Coming Home from the Inner War: Crossing the Threshold to the True “Motherland” Within
Self-care can be very challenging for women. So many of us have watched our mothers be depleted and deprived on many levels. Giving to ourselves can cause guilt or shame. Many women I talk to are often unsure how to actually mother themselves. They are unclear on what “mothering” really is and how to give themselves what they never received.
In her seminal book “Of Woman Born,” Adrienne Rich says that “we need to understand the power and powerlessness embodied in motherhood in patriarchal culture.” She describes the function of mother as “an oasis in a place of constant work.” I would take it even farther and say, “mother is an oasis in a place of constant war.”
Having taught numerous communities around the world I’ve seen a common theme emerge: the more prominent and recent war is in the cultural memory, the heavier the Mother Wound manifests. And even in cultures where there is no war in the streets, the reverberations of the emotional trauma of previous generations still manifest in the limited ways we relate to ourselves and each other.
The Mother Wound itself is a product of patriarchy; it is a byproduct of women and men living in a culture that devalues the feminine, meaning devaluing valid human functions such as:
- our full repertoire of human emotions and feeling
- slowness and the nature of things taking time
- long-term organic processes
- the death part of the growth cycle
- things that are complicated and cyclical
- the value of rest
- the value of listening
- the value of waiting
- the value of process
- the value of intuition
- the value of dreams
War is the ultimate expression of patriarchal insanity and the exile of the feminine aspects of humanity. War is the demand for obedience at all costs and the absence of empathy. The constant backdrop of war disfigures our ability to emotionally connect with each other and with ourselves as human beings. Mothers in times of war raise children with the primary goal as survival. The ability to live, not the ability to thrive.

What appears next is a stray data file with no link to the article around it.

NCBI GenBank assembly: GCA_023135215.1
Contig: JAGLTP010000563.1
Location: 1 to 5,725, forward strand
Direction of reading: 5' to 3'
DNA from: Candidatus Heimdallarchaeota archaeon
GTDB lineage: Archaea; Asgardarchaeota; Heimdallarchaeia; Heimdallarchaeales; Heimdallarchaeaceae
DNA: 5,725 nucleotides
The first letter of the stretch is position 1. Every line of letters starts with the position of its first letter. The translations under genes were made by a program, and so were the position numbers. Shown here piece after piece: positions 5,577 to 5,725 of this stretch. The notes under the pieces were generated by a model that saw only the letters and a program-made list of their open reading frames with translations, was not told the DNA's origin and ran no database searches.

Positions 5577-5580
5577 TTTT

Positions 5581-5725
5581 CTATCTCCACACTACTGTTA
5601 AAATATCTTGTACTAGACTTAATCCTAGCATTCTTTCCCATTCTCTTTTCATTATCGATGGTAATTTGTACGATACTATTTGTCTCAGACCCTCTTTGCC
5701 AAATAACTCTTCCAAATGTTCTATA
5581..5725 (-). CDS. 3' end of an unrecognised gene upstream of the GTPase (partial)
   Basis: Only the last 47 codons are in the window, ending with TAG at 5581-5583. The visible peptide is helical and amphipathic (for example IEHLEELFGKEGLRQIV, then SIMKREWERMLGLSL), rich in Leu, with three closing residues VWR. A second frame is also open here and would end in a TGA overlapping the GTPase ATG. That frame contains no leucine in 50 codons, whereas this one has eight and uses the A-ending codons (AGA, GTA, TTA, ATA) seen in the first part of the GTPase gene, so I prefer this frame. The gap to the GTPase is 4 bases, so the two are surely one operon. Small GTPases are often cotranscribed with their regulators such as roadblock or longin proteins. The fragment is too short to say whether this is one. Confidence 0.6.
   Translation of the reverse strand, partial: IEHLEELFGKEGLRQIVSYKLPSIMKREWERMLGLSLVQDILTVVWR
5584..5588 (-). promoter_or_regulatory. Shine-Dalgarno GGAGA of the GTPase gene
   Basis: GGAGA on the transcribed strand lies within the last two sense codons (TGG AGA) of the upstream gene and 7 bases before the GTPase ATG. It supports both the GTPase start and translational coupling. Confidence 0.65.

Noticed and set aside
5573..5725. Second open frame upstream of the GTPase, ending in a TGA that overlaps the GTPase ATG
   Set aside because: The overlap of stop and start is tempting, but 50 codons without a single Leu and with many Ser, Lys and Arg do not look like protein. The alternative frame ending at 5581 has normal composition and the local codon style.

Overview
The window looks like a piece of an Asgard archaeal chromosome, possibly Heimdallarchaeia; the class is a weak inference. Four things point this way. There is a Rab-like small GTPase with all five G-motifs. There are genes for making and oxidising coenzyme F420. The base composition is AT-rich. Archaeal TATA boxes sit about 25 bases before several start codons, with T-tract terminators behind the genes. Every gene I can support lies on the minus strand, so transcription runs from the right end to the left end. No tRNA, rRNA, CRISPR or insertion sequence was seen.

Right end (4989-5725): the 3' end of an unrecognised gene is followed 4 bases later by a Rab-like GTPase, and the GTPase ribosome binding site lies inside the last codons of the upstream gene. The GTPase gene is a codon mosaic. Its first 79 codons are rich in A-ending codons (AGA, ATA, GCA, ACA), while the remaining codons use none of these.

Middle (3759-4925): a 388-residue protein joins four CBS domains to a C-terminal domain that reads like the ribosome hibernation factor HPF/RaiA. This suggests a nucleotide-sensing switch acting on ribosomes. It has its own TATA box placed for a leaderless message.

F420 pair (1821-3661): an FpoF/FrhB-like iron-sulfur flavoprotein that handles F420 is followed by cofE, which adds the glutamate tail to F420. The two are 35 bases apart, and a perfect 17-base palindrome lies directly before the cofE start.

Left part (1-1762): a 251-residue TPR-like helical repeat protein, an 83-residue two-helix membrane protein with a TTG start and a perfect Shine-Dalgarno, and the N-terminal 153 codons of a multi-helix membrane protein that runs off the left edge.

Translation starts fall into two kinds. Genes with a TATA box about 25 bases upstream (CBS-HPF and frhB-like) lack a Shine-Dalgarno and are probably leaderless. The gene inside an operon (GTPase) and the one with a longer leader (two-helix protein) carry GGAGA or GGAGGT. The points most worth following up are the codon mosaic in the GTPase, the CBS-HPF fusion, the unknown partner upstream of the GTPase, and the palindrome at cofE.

In war, survival is primary. Silence is primary. Scarcity is a key motivator. As one woman told me “In my family, love was a plate of food.” Emotional nurturing and connection is often a luxury that one cannot afford in a war-torn environment. And even though the war may have ended, it may still rage on in the psyche for generations afterwards.
In my travels to numerous countries around the world (mostly eastern and western Europe) and discussions with women in Asia and Africa as well, I have seen a central core archetype of a “war-time mother” emerge: a mother who has been deeply deprived herself, helping her children survive a cold and inhospitable world, with no valid place to process her own feelings.
This kind of mother, in her extreme form, abhors rest, freedom, and vulnerability because her deprivation goes very deep. Her children’s natural exuberance, joy and innocence may trigger her unprocessed pain and unconscious rage about the losses she has incurred.
I’ve called it the shadow mother. Authors Massimilla and Bud Harris define this archetypal energy in their book, Into the Heart of the Feminine as the “Death Mother;” the energy of toxic patriarchy in the mother line. Ultimately, it’s not personal. This is an archetypal energy emerges in people in response to the devaluation of the feminine in the culture.
If our mothers embody this archetypal “Death Mother” energy, it results in a distorted template for our relationship to ourselves. We learn to feel safe in situations that emphasize over-work, over-whelm, over-indulgence and a deep mistrust of ourselves, including distrust of our emotions, our bodies, and our needs for being seen and being understood.
This is the inner war that we’ve inherited, a war between our normal, natural instincts and the traumatized coping mechanisms that have been passed down. These whispers may be faint or deafening, depending on how severe our mothers’ and grandmothers’ Mother Wounds were. In mild cases, the mother may be depressed, disconnected and neglectful. In extreme cases the mother may be invasive, emotionally ravenous and abusive.
The Death Mother’s core message to the daughter is: “Stay small. Stay invisible. Serve others to your detriment. Don’t have needs. If you think of yourself, you should feel guilty and ashamed. Suppress your feelings and move on,” and can include other limiting messages, beliefs and patterns.
The perpetrator within: Bringing the “inner child soldier” home from the war of inter-generational trauma
In my own journey of healing the Mother Wound and family trauma, and after years of inner work, I discovered a very young part of me who identified with the “Death Mother” archetype.